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Hedge fund Third Point pushes Dow for petrochemical spin-off

5:11 PM MST | January 27, 2014 | —Robert Westervelt

Loeb: Third Point CEO makes the case for separation of Dow’s Chemical upstream petrochemical assets.

Hedge fund Third Point (New York), on 21 January, revealed a “significant” investment in Dow Chemical and promptly urged management to consider spinning off its petrochemical operations.

In a letter to investors, Third Point, run by investor Daniel Loeb, called on Dow to hire advisors to conduct an assessment of whether its petrochemical strategy maximizes profits and aligns with Dow’s goal of transforming into a specialty chemicals company. “The review should explicitly explore whether separating Dow’s petrochemical businesses via a spin-off would drive greater stakeholder value,” says Third Point. On 21 January, Dow shares jumped 6%, closing at $45.92, on the news.

Sources put the size of Third Point’s investment at $1.3 billion, a 2.3% stake based on Dow’s current market capitalization. Third Point has $14 billion in assets under management.

A Dow spokesperson says the company welcomes “all constructive input with a common goal of enhancing long-term value” for shareholders. “We believe our investments have yielded sustainable value for our shareholders and will continue to in the near and long term,” she says. “We constantly review our company at the management and board levels to increase our shareholder value and competitiveness. We intend to continue an open dialogue to further enhance value for all of our shareholders.” Third Point says in the letter that cost-cutting and operational improvements could generate several billion dollars in annual Ebitda for Dow on top of the estimated $8 billion generated in 2013. “We suspect that Dow’s push downstream has led the company to use upstream assets to subsidize certain downstream derivatives either by sacrificing operational efficiency or making poor capital allocation decisions, or both,” Third Point says.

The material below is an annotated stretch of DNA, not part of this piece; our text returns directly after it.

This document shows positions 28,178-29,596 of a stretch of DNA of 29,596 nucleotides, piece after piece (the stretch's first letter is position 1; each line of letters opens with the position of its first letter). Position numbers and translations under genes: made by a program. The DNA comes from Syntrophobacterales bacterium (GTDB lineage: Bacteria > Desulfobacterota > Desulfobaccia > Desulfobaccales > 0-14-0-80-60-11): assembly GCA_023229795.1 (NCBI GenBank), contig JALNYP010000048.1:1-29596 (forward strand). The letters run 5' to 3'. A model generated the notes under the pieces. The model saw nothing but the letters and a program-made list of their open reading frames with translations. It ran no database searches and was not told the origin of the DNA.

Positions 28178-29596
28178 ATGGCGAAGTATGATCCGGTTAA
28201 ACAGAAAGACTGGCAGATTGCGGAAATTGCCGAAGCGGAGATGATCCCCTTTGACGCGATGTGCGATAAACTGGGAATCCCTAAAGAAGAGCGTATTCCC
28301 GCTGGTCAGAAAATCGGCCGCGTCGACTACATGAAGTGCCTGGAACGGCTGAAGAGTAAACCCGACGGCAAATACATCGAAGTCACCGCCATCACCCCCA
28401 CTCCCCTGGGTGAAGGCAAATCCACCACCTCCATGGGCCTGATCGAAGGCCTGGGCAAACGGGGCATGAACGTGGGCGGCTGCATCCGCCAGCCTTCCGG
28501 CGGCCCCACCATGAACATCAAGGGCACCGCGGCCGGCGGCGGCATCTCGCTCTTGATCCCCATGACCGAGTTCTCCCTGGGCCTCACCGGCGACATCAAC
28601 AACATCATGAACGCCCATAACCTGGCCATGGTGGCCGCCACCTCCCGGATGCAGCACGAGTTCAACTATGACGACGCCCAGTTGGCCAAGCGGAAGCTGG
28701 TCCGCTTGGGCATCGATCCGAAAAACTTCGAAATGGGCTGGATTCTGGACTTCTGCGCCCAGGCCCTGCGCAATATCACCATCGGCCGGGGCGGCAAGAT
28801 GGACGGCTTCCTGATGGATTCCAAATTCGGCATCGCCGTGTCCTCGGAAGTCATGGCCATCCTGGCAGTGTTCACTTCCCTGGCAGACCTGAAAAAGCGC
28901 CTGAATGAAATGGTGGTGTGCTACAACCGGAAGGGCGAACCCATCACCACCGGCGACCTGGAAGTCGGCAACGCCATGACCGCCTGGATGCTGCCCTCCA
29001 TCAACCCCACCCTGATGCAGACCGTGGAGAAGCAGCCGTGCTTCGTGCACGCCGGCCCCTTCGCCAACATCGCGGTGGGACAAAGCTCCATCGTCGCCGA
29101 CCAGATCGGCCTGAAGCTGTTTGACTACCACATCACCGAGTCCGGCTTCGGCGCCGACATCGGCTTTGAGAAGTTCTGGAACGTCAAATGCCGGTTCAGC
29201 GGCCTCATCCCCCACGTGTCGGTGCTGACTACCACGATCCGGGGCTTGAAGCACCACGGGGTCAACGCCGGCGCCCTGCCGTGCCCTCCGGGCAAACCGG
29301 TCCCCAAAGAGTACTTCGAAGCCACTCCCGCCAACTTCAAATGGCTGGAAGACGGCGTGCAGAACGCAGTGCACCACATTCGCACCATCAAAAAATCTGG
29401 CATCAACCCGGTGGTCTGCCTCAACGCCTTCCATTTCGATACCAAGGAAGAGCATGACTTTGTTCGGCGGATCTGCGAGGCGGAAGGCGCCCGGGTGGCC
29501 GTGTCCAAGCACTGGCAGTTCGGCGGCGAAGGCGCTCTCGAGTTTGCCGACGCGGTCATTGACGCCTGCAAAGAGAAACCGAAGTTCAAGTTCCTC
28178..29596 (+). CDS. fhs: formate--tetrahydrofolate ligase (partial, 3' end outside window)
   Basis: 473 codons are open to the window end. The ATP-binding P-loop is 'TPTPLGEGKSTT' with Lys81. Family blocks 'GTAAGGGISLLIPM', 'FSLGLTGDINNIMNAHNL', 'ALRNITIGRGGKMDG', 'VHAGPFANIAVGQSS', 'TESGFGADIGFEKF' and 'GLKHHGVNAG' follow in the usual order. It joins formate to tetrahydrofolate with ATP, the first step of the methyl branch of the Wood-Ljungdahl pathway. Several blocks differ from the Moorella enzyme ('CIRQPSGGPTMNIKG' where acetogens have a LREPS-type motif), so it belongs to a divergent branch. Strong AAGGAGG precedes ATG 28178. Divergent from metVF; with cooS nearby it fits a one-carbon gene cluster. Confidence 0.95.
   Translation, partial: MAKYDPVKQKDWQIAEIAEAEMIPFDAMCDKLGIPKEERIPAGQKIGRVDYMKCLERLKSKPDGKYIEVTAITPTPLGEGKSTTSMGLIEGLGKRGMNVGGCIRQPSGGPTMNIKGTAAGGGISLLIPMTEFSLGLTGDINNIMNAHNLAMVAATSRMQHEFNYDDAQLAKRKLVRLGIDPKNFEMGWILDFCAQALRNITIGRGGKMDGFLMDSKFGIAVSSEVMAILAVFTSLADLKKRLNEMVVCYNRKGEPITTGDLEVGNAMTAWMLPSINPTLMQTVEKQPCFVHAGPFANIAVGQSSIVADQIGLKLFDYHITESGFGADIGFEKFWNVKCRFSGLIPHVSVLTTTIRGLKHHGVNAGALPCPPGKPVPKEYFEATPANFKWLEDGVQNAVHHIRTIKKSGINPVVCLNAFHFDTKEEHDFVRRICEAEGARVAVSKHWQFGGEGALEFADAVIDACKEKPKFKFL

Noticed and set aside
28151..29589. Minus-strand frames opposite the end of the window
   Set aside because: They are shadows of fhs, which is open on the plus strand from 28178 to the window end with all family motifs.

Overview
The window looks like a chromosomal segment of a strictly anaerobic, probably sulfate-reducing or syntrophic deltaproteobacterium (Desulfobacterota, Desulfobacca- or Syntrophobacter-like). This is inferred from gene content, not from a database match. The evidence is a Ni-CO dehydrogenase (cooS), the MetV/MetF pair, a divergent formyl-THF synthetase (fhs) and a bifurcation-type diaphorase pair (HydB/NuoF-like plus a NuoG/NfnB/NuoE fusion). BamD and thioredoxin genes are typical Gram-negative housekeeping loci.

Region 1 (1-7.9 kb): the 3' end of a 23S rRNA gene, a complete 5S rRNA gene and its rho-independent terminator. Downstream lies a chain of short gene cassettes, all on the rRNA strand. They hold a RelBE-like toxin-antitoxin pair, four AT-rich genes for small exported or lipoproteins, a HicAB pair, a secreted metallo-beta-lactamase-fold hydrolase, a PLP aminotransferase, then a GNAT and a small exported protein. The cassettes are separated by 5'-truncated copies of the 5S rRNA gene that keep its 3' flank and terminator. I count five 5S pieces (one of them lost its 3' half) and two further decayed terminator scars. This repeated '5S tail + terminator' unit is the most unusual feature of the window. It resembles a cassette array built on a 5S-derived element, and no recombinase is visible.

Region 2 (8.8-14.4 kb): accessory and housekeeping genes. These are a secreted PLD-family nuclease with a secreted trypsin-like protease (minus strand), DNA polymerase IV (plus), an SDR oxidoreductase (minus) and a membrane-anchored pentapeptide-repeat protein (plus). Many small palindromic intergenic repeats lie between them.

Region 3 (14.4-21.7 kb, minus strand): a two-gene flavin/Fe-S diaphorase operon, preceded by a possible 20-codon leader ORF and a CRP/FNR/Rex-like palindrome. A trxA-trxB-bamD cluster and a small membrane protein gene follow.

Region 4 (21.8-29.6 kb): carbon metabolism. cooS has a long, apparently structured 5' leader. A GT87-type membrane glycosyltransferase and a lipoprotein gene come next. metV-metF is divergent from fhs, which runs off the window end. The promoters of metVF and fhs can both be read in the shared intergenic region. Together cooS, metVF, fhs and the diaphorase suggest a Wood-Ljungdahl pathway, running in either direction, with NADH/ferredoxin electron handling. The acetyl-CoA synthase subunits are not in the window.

Third Point notes that Dow has underperformed versus its peers over the past decade, generating a return of 46% including dividends compared to a 199% return for the S&P 500 Chemicals Index and a 101% return for the S&P 500. The results reflect a “poor operational track record across multiple business segments, a history of underdelivering relative to management’s guidance and expectations, and the ill-timed acquisition of Rohm and Haas,” Third Point says. “The company’s weak performance is even more surprising given that the North American shale gas revolution has been a powerful tailwind for Dow’s largest business exposure­, petrochemicals.” Dow’s relative performance over the past five years, which include the impact of shale, has been stronger with a 212% gain since January 2009, versus a 115% gain for the S&P 500.